The stuff that makes chili peppers hot, capsaicin, may cause weight loss and fight fat buildup by triggering certain beneficial protein changes in the body.
A new study, done on rats, might help lead to treatments for human obesity, the researchers said.
Jong Won Yun at Daegu University in Korea and colleagues point out that obesity is a major public health threat worldwide, linked to diabetes, high blood pressure, heart disease, and other health problems. Laboratory studies have hinted that capsaicin may help fight obesity by decreasing calorie intake, shrinking fat tissue, and lowering fat levels in the blood. Nobody, however, knows exactly how capsaicin might trigger such beneficial effects.
In an effort to find out, the scientists fed high-fat diets with or without capsaicin to lab rats used to study obesity. The capsaicin-treated rats lost 8 percent of their body weight and showed changes in levels of at least 20 key proteins found in fat. The altered proteins work to break down fats.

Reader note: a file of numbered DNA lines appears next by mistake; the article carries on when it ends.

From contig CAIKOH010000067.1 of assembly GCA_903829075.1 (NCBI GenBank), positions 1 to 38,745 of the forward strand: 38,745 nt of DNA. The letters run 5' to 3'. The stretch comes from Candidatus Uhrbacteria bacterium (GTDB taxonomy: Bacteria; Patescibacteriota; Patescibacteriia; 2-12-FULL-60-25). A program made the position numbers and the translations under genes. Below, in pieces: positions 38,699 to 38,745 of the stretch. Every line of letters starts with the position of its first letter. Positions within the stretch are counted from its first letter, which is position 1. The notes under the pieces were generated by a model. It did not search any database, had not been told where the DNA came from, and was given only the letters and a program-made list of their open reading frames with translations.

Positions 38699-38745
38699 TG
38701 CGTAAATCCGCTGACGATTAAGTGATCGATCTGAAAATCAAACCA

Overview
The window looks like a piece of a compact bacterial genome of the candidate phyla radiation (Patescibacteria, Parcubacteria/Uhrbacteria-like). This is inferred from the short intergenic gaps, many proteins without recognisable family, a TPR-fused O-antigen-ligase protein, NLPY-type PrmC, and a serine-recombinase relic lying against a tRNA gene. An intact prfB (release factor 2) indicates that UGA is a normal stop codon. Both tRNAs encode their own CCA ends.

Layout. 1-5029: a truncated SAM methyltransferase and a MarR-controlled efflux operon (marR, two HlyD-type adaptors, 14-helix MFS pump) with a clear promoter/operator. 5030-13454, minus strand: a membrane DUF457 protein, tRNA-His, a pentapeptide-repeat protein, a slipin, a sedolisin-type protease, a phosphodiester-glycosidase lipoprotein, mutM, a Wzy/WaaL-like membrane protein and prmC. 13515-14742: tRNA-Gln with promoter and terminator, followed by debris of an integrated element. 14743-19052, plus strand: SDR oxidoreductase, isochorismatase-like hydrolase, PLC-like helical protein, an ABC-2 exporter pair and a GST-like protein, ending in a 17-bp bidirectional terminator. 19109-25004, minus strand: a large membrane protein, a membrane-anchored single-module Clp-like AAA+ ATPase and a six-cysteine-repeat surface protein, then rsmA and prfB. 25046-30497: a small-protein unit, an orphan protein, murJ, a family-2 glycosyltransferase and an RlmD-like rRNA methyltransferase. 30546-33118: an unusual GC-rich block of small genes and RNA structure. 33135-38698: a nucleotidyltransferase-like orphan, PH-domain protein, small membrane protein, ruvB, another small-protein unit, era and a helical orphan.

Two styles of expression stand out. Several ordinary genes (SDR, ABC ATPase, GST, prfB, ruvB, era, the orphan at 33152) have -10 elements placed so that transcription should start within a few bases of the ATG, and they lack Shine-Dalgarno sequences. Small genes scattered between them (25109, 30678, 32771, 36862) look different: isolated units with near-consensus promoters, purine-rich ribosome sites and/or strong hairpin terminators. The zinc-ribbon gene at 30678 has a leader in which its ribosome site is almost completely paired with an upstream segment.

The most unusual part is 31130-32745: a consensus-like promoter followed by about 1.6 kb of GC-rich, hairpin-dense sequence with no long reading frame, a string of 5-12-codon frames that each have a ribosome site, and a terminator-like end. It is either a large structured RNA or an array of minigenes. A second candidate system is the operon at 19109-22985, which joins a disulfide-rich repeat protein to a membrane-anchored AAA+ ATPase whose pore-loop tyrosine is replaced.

"These changes provide valuable new molecular insights into the mechanism of the antiobesity effects of capsaicin," the scientists say.
The findings are detailed in the American Chemical Society's journal of Proteome Research.
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Robert is an independent health and science journalist and writer based in Phoenix, Arizona. He is a former editor-in-chief of Live Science with over 20 years of experience as a reporter and editor. He has worked on websites such as Space.com and Tom's Guide, and is a contributor on Medium, covering how we age and how to optimize the mind and body through time. He has a journalism degree from Humboldt State University in California.